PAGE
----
Imagine a conductor or a semiconductor through which a current is flowing. Then we apply a strong transverse magnetic field. As a result, we can measure a potential difference at right angles to both the current and the field caused by the deflection of charge carriers by the field. This effect was described by Edwin Hall in 1879 and is the classical Hall effect. It introduces a coefficient, RH, a constant characteristic of the material.
A quantum mechanical version of the Hall effect can be found at very low temperatures, in which the Hall coefficient RH is quantized. And, depending on the values of the coefficient, there are two types of quantum Hall effect. The integer quantum Hall effect has RH given as an integer with great precision. It can be used for precision measurements of constants such as e (the elementary charge) and h (Planck’s constant). In the fractional quantum Hall effect, RH has fractional values. The integer quantum Hall effect can be understood in terms of non-interacting electrons, whereas the fractional effect is thought to result from many-electron interactions in two-dimensional systems. Such electrons form a high density of states “flat band”, where many-body effects dominate over the kinetic energy and where Fermi-surface physics gives way to strongly interacting, non-Fermi liquid behaviour.
New developments in engineered solid-state materials have now shown that flat bands can exist even in the absence of a large magnetic field. In moiré materials such as (but not limited to) twisted bilayer graphene, flat electronic bands are obtained by creating a large, many nanometer-size moiré unit cell which folds and flattens the initial band structure of the material. However, as the unit cell is large, the electron density in moiré samples is necessarily low, preventing any new type of physics associated with high electron density.
The point is that topological electronic flatten bands near or at the Fermi level may be the path towards unconventional superconductivity and correlated insulating states, but it has been investigated experimentally mostly in engineered materials, such as moiré systems. What about the myriad of three-dimensional systems out there?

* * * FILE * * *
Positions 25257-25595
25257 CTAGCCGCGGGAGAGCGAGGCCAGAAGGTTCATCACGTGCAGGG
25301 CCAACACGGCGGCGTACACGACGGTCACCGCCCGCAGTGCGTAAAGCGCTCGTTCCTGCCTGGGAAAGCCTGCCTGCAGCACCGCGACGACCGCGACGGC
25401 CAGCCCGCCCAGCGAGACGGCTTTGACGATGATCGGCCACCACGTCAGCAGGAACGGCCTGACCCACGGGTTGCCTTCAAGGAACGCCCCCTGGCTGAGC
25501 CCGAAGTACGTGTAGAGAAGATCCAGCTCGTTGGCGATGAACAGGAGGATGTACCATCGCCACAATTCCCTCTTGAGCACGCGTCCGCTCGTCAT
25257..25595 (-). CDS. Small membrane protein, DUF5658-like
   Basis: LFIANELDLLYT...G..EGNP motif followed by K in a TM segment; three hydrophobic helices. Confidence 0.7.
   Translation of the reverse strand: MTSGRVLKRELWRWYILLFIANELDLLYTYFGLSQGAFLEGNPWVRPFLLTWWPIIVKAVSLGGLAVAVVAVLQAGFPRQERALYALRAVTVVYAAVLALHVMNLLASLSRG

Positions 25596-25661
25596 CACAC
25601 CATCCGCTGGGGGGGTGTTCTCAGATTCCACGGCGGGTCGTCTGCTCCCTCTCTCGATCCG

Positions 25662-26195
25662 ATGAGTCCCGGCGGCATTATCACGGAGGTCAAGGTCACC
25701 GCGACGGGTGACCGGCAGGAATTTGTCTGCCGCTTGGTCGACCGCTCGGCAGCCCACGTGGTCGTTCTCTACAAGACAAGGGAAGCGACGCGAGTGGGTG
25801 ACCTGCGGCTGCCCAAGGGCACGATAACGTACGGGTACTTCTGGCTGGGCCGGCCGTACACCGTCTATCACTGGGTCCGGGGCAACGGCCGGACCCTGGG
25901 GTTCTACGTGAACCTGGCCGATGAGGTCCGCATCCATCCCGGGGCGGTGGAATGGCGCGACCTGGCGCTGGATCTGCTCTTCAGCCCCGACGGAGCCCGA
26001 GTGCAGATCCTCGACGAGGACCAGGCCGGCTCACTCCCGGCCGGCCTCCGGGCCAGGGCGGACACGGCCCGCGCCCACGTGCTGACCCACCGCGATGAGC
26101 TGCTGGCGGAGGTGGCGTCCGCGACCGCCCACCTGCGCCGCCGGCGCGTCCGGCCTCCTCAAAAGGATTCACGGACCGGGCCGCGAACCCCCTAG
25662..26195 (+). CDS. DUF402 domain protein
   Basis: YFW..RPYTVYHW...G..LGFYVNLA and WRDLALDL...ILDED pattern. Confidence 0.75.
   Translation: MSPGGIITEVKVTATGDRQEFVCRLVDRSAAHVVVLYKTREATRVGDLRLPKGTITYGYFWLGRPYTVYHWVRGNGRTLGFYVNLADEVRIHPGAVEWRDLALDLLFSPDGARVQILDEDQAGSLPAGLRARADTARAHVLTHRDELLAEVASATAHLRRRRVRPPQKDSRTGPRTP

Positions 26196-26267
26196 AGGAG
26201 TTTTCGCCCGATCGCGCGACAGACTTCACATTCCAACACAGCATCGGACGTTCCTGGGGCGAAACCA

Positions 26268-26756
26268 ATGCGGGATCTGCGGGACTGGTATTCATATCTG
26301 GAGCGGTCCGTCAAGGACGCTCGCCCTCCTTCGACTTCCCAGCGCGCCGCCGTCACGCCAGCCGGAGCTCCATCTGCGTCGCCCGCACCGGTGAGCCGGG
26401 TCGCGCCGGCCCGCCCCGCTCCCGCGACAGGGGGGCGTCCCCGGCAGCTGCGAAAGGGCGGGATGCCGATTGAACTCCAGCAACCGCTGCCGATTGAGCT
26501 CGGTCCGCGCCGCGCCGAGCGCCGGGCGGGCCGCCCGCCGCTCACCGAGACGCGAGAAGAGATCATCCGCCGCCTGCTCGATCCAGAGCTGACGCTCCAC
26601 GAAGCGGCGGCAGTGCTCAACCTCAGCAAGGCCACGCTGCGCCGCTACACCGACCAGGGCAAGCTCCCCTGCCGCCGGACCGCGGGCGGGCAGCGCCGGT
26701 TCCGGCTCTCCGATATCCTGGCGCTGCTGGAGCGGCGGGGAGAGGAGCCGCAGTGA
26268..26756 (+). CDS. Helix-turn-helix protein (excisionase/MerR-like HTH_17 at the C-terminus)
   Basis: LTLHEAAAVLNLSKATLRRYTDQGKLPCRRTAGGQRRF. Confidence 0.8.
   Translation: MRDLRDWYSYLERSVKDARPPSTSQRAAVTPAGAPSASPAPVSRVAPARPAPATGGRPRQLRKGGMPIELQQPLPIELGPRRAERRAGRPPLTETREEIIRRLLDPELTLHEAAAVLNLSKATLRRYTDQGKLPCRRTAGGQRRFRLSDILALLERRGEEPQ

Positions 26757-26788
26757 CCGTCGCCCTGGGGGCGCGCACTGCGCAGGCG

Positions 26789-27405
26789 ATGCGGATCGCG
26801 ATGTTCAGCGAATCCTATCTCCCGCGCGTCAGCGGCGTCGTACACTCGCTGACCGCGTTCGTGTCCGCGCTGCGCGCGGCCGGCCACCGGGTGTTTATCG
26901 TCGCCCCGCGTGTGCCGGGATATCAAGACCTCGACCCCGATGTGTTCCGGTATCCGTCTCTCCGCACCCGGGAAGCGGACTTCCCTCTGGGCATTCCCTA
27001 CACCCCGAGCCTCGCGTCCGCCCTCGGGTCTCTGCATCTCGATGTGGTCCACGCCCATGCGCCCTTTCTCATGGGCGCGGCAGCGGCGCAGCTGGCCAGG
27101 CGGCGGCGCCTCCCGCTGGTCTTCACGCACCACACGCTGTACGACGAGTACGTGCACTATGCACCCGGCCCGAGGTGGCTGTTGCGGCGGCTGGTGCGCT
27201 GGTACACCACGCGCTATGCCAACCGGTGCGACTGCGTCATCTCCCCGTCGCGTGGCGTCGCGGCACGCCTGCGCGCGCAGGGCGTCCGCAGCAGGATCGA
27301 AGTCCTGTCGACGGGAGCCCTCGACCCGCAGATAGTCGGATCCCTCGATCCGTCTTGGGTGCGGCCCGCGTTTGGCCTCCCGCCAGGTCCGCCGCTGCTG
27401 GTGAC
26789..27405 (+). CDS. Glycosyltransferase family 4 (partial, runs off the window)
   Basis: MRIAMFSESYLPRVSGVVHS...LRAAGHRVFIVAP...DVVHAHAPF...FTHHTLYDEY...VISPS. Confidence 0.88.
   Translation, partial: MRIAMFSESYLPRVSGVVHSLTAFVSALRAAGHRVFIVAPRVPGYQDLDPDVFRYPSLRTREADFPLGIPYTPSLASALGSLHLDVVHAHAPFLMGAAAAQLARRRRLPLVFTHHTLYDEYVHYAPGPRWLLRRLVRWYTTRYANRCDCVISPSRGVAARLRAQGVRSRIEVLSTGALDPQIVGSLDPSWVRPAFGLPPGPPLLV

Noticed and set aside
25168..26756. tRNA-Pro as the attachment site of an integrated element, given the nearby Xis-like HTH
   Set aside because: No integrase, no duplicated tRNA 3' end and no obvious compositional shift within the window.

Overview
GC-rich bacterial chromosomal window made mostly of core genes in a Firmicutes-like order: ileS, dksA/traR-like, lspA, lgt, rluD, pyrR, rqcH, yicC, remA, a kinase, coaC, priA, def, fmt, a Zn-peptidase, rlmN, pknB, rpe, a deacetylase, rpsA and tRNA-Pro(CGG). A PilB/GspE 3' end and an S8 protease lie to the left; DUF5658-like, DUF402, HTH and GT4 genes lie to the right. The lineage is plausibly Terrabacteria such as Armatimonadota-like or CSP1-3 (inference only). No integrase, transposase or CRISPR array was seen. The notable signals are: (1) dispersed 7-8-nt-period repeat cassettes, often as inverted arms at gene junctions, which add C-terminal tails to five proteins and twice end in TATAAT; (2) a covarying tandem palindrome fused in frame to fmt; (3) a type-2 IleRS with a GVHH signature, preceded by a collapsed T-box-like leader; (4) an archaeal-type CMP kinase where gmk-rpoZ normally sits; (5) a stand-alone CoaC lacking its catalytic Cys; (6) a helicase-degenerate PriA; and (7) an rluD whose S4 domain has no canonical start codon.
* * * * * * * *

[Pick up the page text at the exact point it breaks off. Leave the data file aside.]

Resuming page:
Now, a team of researchers addresses for the question of predicting and classifying all the flat bands in all the stoichiometric crystals currently present in nature. The result 1 is a powerful search engine for future experimental and theoretical studies.
To build this search engine, the researchers considered 55,206 materials from the Inorganic Crystal Structure Database (ICSD) catalogued using the Topological Quantum Chemistry website which provides their structural parameters, space group, band structure, density of states and topological characterization.
The team developed algorithms for the detection and classification of flat bands near the Fermi level. Several signatures and properties of band flatness were identified: bandwidth, peaks in the density of states, band topology, range of momenta over which the band is flat and the energy window around the Fermi level where the flat bands are situated. A high-throughput analysis of all crystal structures identified those hosting line-graph or bipartite sublattices – either in two or three dimensions – that likely lead to flat bands.
With all this information, the researchers created the Materials Flatband Database. The scientists used it to perform a manual check of thousands of materials for the best flat bands. They selected 2,379 materials with high-quality flat bands near the Fermi level. Among them, 345 promising candidates, potentially hosting flat bands whose charge centers are not strongly localized on the atomic sites. Finally, for some representative materials a theoretical explanation of the origin of flat bands is provided using a model previously developed by the team.
These results are an important step in the understanding, both from the theoretical and the experimental points of view, of flat-band materials combining topology and interactions and leading to exotic quantum phenomena, such as magnetism, non-Fermi liquid behaviour and superconductivity.
Author: César Tomé López is a science writer and the editor of Mapping Ignorance
Disclaimer: Parts of this article may have been copied verbatim or almost verbatim from the referenced research paper/s.
- Nicolas Regnault, Yuanfeng Xu, Ming-Rui Li, Da-Shuai Ma, Milena Jovanovic, Ali Yazdani, Stuart S. P. Parkin, Claudia Felser, Leslie M. Schoop, N. Phuan Ong, Robert J. Cava, Luis Elcoro, Zhi-Da Song & B. Andrei Bernevig (2022) Catalogue of flat-band stoichiometric materials Nature doi: 10.1038/s41586-022-04519-1 ↩